The 23-year-old won for the first time on Tour, capturing the Michelob Championship at Kingsmill. Traditionally at this event, the champion drinks a celebratory Anheuser Busch product on the 18th green during the awards ceremony. First, Howell was presented the trophy, then the check and then an ice-cold bottle of brew.
Young Charles - a self-described 'geek,' growing up in Georgia - had never had a beer in his life. Never, not even a sip. After much prodding from a crowd filled with Michelob devotees, Howell gave in. The resulting expression on his alcohol-virgin face should dissuade millions of young golf fans from ever even thinking of drinking a beer. Call it Howell's first Public Service Announcement.
Much to the horror of the dozens of Anheuser Busch executives gathered greenside, the repulsed Charles then grabbed a microphone and announced, 'I sure wasn't missing much.' It was an ironically appropriate ending to the Michelob Championship at Kingsmill, which disappears from the PGA Tour schedule after a 22-year run.
One would think there would be many more opportunities for Howell to toast victories. The young man has now accomplished what most pundits predicted as inevitable. Charles had done everything else. He earned his tour card last year playing with just sponsors' exemptions. He turned those opportunities into a million-dollar season that earned him Rookie of the Year honors.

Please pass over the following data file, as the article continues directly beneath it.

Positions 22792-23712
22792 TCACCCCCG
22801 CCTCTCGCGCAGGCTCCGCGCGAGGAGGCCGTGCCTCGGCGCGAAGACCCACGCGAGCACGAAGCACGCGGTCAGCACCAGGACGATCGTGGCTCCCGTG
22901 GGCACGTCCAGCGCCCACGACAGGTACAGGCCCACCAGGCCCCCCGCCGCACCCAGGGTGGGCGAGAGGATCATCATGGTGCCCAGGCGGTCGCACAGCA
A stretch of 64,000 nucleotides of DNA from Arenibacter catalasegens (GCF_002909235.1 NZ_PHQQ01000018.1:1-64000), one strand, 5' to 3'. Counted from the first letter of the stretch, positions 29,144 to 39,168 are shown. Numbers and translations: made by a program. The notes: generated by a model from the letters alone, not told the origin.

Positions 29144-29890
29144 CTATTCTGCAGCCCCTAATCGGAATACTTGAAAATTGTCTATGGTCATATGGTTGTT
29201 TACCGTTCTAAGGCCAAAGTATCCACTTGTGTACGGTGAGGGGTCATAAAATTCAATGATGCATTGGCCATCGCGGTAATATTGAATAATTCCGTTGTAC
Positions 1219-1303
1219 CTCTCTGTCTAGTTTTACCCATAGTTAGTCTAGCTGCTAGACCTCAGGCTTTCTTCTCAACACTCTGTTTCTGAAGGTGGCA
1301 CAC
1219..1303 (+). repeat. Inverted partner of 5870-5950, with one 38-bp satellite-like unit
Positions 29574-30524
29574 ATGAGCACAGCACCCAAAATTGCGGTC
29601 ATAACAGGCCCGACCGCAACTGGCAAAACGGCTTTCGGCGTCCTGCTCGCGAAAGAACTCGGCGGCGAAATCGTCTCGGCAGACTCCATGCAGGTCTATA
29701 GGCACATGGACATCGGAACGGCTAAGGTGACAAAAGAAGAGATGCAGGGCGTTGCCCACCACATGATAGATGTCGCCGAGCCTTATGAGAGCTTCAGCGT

Now, with this win, Howell has earned $1,928,647 and launched himself into the top 20 on this year's money list. He appears headed to the elite Tour Championship at season's end. His two-year total of $3,449,279 is the most money ever earned by a player in his first two tour campaigns (even more than Tiger). Charles also seems sure to pass Tiger in the record books with the most lucrative second year on tour (he trails Woods' record by $138,186).
Woods is mentioned as comparison for a reason. Ever since Howell was spotted crushing the ball as a skinny kid in Augusta, Ga., he has been touted as 'the next Tiger challenger.' Charles doesn't shy from the thought. 'If I were able to challenge Tiger, obviously in the years to come and all that,' he said, 'I can't imagine something more fun to do and more exciting every single week.'
Even though he weighs all of 152 pounds, Howell won at Kingsmill in very Tiger-like fashion. He overpowered the course. The par-71 track has three par-5s. For the week, Charles played those 12 holes at 11-under-par. That's 11 of his 14-under winning total.
On Sunday, when he started the day three strokes out of the lead, Howell went birdie, eagle, birdie on the three 5s. On the 516-yard seventh hole, Charles hit driver, 9-iron on his way to eagle. That's right - a 9-iron for his second shot to a par-5 sound like anyone else you know?
Howell's birdie on the par-5 15th gave him the lead for good. Oh, by the way, Charles hit a 3-wood off that tee and then hit a 250-yard 3-iron over the green. A most Tiger-like performance.
The skinny kid with a heavyweight's power is second on tour in the total-driving statistic to just one man - Woods.
The most intriguing match-up between Woods and Howell will most likely come in Augusta - at the major championship that Tiger dominates - in the town where Charles grew up.
Howell may have a secret weapon with him next April at the Masters. Just two months ago, he hooked up with a new caddie, Brendan McCartain. Brendan has been caddying here and in Europe for nine years. Three years ago, he was on the bag of Jose Maria Olazabal when the Spaniard won his second Masters.
Asked if he was eager to team with Howell at the next Masters, a wide smile of anticipation spread across his face and McCartain said, 'That could be fun.'